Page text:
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Cohesion Policy and Climate Change Viktoria Bolla DG ENV Unit C.1 ‘Climate strategy, International Negotiation and Monitoring of EU Action’ Tallinn, 4.

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Presentation on theme: "Cohesion Policy and Climate Change Viktoria Bolla DG ENV Unit C.1 ‘Climate strategy, International Negotiation and Monitoring of EU Action’ Tallinn, 4."— Presentation transcript:

1 Cohesion Policy and Climate Change Viktoria Bolla DG ENV Unit C.1 ‘Climate strategy, International Negotiation and Monitoring of EU Action’ Tallinn, 4 October 2007

2 Outline Role of Structural Fund and Cohesion Fund Regulatory background Best Practices

3 Role of Structural Funds in climate change mitigation and adaptation

4 Mainstreaming climate change in EU Cohesion Policy (1): assessment stage Make use of existing instruments such as the Strategic Enviromental Assessment (SEA) and Environmental Impact Assessment (EIA) Implementation of the requirements of both SEA and EIA directives is planned to prevent potentially damaging projects to be funded by SF/CF Ideally assessment should be broadened to include impacts on GHG emissions & climate change impacts in a thorough and systematic manner

5 Mainstreaming climate change in EU Cohesion Policy (2): project opportunities We need to act locally. Climate change mitigation and adaptation can be financed from Structural Funds. Under the European Regional Development Fund Regulation and specifically the Convergence objective (Article 4) eleven priorities are set up, including ● Environmental investment - aid to mitigate the effects of climate change ● Prevention of natural risk ● Integrated strategies for clean transport ● Energy investments including renewable energy and energy efficiency

6 Mitigation challenge: No silver bullet to reduce GHG emissions Sources of greenhouse gas emissions in the EU

7 Mitigation under the Cohesion Policy in practice Community Strategic Guidelines for Cohesion (SGC ) give priority to waste and waste-water infrastructures management of natural resources decontamination of land sustainable transport energy efficiency and renewable energies EU funds should support low-emitting projects. Few examples: all new buildings and reconstructions should be highly energy efficient new car fleet and all machinery should be fuel efficient renewables in accordance with country specificities clean transport modes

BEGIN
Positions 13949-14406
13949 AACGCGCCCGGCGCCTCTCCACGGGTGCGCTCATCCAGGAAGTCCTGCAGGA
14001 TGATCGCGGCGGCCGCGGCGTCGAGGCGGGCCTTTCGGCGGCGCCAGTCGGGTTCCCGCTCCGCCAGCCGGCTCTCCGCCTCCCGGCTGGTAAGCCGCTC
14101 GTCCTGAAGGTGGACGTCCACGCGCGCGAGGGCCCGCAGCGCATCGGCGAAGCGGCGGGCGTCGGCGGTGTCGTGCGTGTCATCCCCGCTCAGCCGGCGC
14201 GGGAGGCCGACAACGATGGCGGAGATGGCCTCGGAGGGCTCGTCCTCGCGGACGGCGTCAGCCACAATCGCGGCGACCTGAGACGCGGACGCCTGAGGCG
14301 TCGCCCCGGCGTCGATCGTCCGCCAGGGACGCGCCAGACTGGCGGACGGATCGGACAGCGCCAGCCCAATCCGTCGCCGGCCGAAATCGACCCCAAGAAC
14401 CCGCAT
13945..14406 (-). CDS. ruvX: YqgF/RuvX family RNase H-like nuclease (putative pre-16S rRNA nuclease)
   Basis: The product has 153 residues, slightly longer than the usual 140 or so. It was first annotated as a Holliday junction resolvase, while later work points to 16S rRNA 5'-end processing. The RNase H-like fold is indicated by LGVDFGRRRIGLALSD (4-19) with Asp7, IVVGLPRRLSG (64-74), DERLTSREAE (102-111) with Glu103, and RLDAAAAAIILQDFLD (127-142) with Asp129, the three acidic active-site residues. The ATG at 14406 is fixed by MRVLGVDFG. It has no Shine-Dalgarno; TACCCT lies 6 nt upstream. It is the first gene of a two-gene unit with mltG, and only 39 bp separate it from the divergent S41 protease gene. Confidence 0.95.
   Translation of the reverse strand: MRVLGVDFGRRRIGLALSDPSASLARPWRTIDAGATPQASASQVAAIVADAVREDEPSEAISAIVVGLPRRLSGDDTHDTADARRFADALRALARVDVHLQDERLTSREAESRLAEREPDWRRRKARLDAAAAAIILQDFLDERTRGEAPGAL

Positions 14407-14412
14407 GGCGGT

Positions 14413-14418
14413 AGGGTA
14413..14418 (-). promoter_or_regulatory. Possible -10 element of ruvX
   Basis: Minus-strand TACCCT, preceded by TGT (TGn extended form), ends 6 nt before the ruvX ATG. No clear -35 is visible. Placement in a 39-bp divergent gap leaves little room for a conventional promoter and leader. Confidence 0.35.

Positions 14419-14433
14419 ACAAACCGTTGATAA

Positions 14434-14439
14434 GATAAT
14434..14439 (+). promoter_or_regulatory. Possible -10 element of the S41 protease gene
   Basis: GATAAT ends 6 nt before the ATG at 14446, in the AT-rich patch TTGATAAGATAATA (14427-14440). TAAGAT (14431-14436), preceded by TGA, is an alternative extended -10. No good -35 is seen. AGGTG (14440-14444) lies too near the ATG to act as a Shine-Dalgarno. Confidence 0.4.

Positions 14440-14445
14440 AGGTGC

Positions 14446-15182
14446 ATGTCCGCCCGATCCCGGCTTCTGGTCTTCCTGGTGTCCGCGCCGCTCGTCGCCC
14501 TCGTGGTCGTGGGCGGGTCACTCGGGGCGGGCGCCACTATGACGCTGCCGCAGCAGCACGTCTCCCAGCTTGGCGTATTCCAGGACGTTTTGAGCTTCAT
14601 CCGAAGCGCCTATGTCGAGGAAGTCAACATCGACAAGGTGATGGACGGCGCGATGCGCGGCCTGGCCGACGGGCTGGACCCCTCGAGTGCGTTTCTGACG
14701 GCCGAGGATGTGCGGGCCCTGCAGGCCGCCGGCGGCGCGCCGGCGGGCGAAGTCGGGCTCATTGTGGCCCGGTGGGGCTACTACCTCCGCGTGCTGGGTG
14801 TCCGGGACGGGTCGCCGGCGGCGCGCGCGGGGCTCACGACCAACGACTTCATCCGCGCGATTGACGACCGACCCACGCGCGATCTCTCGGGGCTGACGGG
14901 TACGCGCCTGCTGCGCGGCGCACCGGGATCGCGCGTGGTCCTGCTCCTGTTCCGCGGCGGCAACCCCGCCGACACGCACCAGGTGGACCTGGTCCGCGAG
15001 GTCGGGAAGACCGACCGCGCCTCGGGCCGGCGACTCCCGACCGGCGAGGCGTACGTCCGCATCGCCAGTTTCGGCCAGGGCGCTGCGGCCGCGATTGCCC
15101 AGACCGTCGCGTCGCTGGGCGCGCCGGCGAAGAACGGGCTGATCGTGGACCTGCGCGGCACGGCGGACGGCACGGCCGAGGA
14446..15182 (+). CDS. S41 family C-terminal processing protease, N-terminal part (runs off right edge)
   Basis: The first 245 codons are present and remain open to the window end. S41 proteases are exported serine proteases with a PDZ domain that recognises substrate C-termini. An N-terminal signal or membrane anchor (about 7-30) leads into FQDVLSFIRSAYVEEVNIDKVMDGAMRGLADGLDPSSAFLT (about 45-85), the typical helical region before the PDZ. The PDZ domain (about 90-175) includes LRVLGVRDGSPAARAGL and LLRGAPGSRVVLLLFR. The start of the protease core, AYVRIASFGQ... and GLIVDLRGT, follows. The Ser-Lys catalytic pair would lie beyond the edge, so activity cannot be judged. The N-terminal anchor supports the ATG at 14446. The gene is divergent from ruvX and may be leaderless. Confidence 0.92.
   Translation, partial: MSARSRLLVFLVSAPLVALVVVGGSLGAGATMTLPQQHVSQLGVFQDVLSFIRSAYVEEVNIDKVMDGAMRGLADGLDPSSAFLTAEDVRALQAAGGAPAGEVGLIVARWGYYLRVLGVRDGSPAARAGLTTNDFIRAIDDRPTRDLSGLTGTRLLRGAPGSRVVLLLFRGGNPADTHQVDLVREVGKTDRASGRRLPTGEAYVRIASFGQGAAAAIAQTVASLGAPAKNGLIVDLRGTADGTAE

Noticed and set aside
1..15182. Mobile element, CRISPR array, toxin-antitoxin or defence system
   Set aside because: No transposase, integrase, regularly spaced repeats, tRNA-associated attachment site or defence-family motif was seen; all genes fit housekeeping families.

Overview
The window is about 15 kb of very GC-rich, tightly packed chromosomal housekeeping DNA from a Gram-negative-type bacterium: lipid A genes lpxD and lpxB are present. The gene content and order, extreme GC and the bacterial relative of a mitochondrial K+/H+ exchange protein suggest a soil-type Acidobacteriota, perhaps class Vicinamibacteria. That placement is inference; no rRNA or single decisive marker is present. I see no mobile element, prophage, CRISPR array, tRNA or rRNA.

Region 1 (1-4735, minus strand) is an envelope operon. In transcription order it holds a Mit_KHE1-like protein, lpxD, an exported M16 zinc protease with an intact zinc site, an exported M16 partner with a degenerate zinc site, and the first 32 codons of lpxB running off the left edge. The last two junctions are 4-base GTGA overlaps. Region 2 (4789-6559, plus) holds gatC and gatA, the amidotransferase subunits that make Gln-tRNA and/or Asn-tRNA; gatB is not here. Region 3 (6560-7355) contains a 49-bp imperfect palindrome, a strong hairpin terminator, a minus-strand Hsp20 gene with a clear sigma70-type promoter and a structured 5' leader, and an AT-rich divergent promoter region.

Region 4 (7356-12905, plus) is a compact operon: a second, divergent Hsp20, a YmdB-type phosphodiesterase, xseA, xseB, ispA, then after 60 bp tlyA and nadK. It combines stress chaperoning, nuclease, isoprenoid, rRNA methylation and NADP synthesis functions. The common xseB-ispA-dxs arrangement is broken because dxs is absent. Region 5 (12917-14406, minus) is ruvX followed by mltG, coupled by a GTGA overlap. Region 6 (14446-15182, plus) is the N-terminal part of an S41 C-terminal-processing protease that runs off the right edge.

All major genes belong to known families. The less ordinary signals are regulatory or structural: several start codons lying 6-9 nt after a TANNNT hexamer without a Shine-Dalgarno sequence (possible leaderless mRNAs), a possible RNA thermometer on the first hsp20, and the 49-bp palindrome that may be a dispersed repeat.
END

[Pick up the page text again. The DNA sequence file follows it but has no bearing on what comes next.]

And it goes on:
8 Adaptation is needed in the EU Climate change has significant influence on the probability and hazard of natural risks in all regions. It is crucial to make regions more resilient. Majority of adaptation projects has inter-regional aspects Cohesion Policy aims at reducing the disparities between EU regions. Climate change affects regions differently, potentially further increasing disparities Climate ‘proofing’ of all medium and long-term investment projects is not a luxury but an economic necessity, and should be the first step. Cohesion Policy should support specific adaptation projects.

9 Adaptation under the Cohesion Fund in practice ● Impacts on water cycle and water resources management and prediction of extreme events ● Marine resources and coastal zones and tourism ● Human health ● Agriculture and forestry ● Biodiversity ● Regional planning, built environment, public and energy infrastructure, ● Urban planning and construction Can be financed from the Structural Funds under risk prevention This aspect shows very different level of consideration in Member States

10 Where to look for best practices? French tool on carbon neutrality Greening Regional Development Policies Ideas Paper European Network of Environmental Authorities Climate Change and Cohesion Policy Working Group Espace project: putting adaptation at the heart of spatial planning Cities for climate Protection (ICLEI) New projects under INTERREG IV

11 Conclusions I: Huge opportunity not to be missed! ● Urgent action required to reduce GHG emissions. ● New industrial revolution – unique opportunity to incorporate decarbonization of the economy into Cohesion Policy. ● New co-financed infrastructure wearing the EU logo provides ample opportunities to serve as example that low-carbon development is feasible. ● Opportunity to take full account of potential climate change impacts on long-term infrastructure investments and to adapt design adequately. ● Systematic assessment of greenhouse gas impacts and potential risks due to climate change impacts are the first steps (“climate proofing”).

12 Conclusions II ● The same principles should apply for ● any new infrastructure investments ● planning and developing transport systems ● constructions and reconstruction ● water management …..Regardless of the origins of the funds: Community, national, regional, public, private investments should all build on the principle of climate protection and climate proofing.

13 Climate Change & Financing: community instruments

14 Community instruments Total EU budget for about 864,3 billion euros including  RTD – FP 7 (7 th Framework Programme)  Structural/Regional funds  CAP (Common Agricultural Policy)  CIP (Competitiveness and Innovation framework Programme) Mid-term budgetary review / next financial perspective 2014

15 THANK YOU FOR YOUR ATTENTION !


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